In 2016, General Mills stock traded at a price of $72 per share despite earning only $2.92 per share in net profits. That was a P/E ratio of 24. That was well above the blended P/E ratio of 17.8 that had characterized the past three decades of General Mill’s valuation from 1985 through 2015. This elevated P/E ratio was especially ominous for a company that was only growing profits by 4-6%.
If you are going to ignore your better judgment concerning P/E ratios, you should run towards Amazon, Alphabet f/k/a Google, Visa, and Mastercard stock. At least with those companies, the double-digit growth has a fair chance of bailing you out because the subsequent decline in the P/E ratio can be offset a fair amount by the higher profit base.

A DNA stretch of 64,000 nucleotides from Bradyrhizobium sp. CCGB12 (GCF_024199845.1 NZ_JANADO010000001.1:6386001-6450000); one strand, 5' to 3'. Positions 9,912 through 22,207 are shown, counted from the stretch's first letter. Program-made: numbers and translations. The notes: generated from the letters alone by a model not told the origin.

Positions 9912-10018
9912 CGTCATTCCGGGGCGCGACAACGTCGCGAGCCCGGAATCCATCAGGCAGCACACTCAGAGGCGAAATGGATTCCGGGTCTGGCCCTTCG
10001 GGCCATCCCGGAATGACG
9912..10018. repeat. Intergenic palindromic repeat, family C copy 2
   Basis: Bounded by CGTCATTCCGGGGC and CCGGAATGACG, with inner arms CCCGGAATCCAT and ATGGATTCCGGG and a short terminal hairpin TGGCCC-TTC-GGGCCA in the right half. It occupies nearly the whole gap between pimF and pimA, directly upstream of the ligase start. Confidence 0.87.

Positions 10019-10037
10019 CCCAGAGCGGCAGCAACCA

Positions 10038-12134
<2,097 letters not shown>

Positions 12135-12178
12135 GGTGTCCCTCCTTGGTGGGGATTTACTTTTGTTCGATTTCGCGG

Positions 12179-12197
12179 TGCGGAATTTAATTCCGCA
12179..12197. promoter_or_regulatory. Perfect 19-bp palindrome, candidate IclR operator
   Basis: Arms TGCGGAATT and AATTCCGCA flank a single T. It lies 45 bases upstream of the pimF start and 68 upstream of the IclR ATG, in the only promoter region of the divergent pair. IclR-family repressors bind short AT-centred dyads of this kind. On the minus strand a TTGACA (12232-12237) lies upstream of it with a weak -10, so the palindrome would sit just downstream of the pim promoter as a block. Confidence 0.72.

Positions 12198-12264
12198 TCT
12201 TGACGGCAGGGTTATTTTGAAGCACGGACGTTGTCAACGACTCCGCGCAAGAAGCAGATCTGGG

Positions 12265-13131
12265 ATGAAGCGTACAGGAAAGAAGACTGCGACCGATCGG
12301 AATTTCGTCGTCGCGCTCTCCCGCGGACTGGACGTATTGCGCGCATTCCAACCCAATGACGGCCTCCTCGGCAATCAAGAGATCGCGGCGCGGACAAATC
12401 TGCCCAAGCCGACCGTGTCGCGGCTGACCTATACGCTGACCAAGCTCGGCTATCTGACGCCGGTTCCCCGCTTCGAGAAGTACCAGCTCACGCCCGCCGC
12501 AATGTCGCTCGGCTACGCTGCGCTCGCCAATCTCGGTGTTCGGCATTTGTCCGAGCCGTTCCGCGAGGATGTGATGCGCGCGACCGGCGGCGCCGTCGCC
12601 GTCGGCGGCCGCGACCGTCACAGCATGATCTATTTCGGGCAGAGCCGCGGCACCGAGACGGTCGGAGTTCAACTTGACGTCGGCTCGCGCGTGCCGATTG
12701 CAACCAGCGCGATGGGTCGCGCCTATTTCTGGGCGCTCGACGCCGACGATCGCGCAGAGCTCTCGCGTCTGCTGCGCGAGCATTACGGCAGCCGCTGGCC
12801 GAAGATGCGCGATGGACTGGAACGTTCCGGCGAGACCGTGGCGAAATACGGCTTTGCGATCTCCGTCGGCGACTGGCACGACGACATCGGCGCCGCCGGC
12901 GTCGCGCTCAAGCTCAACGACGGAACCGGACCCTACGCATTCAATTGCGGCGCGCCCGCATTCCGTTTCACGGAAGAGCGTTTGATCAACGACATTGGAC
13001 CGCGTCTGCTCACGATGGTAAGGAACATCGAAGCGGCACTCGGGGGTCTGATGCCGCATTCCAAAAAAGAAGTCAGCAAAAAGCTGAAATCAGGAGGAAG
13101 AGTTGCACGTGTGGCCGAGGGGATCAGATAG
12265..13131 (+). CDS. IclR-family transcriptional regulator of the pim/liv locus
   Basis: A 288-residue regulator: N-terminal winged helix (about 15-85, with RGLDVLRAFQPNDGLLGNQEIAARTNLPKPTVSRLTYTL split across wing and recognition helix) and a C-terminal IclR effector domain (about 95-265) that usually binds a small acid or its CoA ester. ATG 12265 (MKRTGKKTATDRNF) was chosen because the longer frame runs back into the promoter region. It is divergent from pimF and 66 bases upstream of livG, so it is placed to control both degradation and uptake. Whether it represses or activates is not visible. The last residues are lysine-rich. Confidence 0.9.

It would not be particularly intelligent to pay an elevated valuation for a business that is just mozy-ing along. Over … Read the rest of this article!